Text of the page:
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  • Luke Cooley

'Despised: Why the Modern Left Loathes the Working Class' provocatively argues for Labour to change


The Labour party is out of touch with its traditional working-class base. It no longer addresses the worries of ordinary working-class people on issues such as mass immigration, globalisation, and national identity. It no longer appeals to their traditional values of faith, flag, and family. And it has swallowed the toxic brew of social and economic liberalism that has infected politics in the last 30 years. Instead, they now speak for a small minority of cosmopolitan, middle class, metropolitan elites. These people have no time for patriotism, dismiss concerns about immigration as racist, and look upon most people in white working-class communities as small-minded little-Englanders.

Or so claims Paul Embery, a Dagenham born, proudly working-class fireman, trade unionist, and Labour Party member in his provocative new book ‘Despised: Why the Modern Left Loathes the Working Class.’

His work is part of a growing number of political commentators trying to explain how, despite years of austerity and the legacy of Thatcherism, the Tories won the last election by swallowing up so many working-class votes. They took formerly safe Labour seats such as Sedgefield, Bolsover, and of course Workington, home of the famous Workington Man – ‘a northern male, over the age of 45 without a university degree, who enjoys rugby league, and who had previously supported Labour but voted for Brexit in the 2016 referendum.’ How did Labour lose these heartlands?

The unity between the traditional socially conservative wing of the labour vote, as well as the more modern, progressive, and cosmopolitan wing, the ‘Hartlepool’ and ‘Hampstead’ varieties as Embery calls them, had been coming under strain for some time prior to 2019. In 2009 Gordon Brown was widely criticised when, after speaking to Gillian Duffy, a women from Rochdale who told him about her concerns regarding immigration, he dismissed her as ‘bigoted’. While in 2015, Labour MP Emily Thornberry posted on Twitter an image of a house in the constituency of Rochester and Strood with England Flags and a white van outside, accompanied by the comment ‘Image from #Rochester’ – which many interpreted as a sneering dismissal of the patriotism of the white working class. This was intensified following the Referendum in 2016 in which many of Labour’s core constituencies voted to leave. Embery claims that these landmark moments symbolise how two very different visions of what Britain is, and what it should be, came to a head within the party. The resounding defeat in 2019 was the culmination of these developments. Embery therefore argues that if the Labour Party wants to become anything more than a mere protest movement, the Hampstead establishment needs to listen and respond to the concerns of Hartlepool.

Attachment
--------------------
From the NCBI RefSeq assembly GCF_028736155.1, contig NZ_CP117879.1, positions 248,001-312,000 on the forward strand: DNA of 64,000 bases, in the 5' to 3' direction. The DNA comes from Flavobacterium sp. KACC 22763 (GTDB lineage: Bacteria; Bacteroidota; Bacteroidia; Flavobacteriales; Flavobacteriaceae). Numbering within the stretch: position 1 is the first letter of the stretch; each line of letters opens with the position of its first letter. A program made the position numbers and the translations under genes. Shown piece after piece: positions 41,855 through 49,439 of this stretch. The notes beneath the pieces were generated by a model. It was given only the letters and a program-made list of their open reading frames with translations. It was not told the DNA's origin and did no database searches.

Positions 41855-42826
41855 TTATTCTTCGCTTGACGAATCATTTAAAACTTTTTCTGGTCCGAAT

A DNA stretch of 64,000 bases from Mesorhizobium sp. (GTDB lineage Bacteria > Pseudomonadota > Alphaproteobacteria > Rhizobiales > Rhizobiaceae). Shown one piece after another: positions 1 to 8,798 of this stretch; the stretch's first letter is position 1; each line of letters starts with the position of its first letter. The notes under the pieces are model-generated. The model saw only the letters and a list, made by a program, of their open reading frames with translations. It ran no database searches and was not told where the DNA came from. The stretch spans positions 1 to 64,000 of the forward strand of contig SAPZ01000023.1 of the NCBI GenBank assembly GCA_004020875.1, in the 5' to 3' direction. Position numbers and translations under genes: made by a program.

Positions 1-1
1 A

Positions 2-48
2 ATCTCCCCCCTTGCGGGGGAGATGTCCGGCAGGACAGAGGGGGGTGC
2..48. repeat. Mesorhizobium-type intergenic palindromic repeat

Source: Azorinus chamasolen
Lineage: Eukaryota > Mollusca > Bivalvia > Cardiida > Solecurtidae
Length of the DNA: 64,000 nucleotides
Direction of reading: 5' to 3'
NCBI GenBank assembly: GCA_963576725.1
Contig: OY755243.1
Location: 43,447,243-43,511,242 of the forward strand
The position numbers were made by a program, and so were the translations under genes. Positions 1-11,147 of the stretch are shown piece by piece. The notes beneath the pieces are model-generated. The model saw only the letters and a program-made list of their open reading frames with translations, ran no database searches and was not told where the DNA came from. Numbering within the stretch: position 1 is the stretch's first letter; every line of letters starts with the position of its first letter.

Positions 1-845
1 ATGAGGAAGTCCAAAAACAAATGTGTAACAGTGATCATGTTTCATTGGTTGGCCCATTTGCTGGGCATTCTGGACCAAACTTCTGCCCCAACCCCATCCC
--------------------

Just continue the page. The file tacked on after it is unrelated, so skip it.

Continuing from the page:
But what does he suggest? Drawing upon his upbringing in working-class Dagenham, Embery believes that the Labour party need to recognise the importance of stability, patriotism, and order that these communities see as integral to a good life. While he does not believe that LGBTQ+ issues, racial justice, or human rights are necessarily unimportant, he claims that they do not connect with the concerns ordinary people have on the doorstep – issues such as jobs, law and order, housing, and belonging. An increased emphasis on these issues combines what he believes is best in labour tradition, the socialist economics that provides support to the worst off in society, as well as the social and cultural conservatism that provides meaning and order to people’s lives.

In a recent interview he has acknowledged that the party has already begun to move in this direction. Keir Starmer has distanced himself from the former leader Jeremy Corbyn who was widely criticised as insufficiently patriotic; while he also commented in a recent Q&A that ‘The Labour party should not shy away from Patriotism.’ Signifying a first tentative step towards healing this rift.

However, many are critical of Embery’s vision. Those on the left of the party have claimed that such talk throws immigrants under the bus; and that the Labour party should instead focus on what is core to its vision for transforming society – campaigning for economic and social equality, and defending the rights of immigrants, the disabled, ethnic minorities, women and sexual minorities. Fighting the Tories on their own turf is a pointless battle.

Nevertheless, Embery’s book is a timely and passionate argument that Labour needs to change. They haven’t won the popular vote in England since 2001, and since Scotland has become dominated by the SNP, Labour have lost their old means of gaining a majority. Winning in England and gaining back the constituencies that they once took for granted will therefore be essential in re-establishing themselves as a viable electoral alternative to the Tories. As Tristram Hunt commented in an article as far back as 2016, ‘There’ll always be an England… and Labour must learn to love it.’

As such, if they fail to reconsider the way in which they relate to their traditional base, and persist in dismissing all concerns about Immigration, Law and Order, and community as either misguided or irrelevant; they may not only consign themselves to electoral oblivion for the foreseeable future, but will fail to win amongst the very people that they were established to represent. In the end, the Labour Party could cease to represent labour. Have stranger historic ironies happened than that?

If they want to avert this eventuality, reading Mr Embery’s book may be a good place to start.



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